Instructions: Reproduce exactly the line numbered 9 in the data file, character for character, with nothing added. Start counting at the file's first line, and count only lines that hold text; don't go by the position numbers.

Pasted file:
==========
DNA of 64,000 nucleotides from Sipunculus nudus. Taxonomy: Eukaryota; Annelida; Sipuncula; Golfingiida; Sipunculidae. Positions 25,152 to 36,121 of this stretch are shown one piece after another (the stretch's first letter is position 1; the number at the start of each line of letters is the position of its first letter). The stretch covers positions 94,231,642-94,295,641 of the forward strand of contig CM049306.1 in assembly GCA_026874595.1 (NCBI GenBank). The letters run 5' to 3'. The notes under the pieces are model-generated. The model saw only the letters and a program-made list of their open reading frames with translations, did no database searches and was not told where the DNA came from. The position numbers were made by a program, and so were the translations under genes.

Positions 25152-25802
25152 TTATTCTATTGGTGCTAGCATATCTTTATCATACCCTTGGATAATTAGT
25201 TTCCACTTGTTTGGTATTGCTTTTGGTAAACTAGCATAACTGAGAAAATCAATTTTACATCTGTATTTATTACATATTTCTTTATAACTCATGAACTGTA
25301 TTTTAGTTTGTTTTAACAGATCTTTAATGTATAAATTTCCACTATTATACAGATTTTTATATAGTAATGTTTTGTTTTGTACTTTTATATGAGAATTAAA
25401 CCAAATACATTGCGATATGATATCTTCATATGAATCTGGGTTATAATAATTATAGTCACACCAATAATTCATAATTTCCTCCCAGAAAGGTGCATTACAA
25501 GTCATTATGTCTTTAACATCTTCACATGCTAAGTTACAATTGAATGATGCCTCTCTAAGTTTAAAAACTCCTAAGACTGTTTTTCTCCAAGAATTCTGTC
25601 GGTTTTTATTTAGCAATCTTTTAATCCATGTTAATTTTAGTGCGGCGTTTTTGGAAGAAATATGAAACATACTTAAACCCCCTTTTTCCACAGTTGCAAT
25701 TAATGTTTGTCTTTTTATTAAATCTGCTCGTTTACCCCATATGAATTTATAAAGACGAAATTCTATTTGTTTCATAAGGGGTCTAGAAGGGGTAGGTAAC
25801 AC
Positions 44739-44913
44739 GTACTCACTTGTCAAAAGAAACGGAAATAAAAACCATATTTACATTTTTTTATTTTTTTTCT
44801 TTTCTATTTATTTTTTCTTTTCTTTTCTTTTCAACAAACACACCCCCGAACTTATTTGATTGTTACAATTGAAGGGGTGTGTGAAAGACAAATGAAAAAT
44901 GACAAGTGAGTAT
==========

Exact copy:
25701 TAATGTTTGTCTTTTTATTAAATCTGCTCGTTTACCCCATATGAATTTATAAAGACGAAATTCTATTTGTTTCATAAGGGGTCTAGAAGGGGTAGGTAAC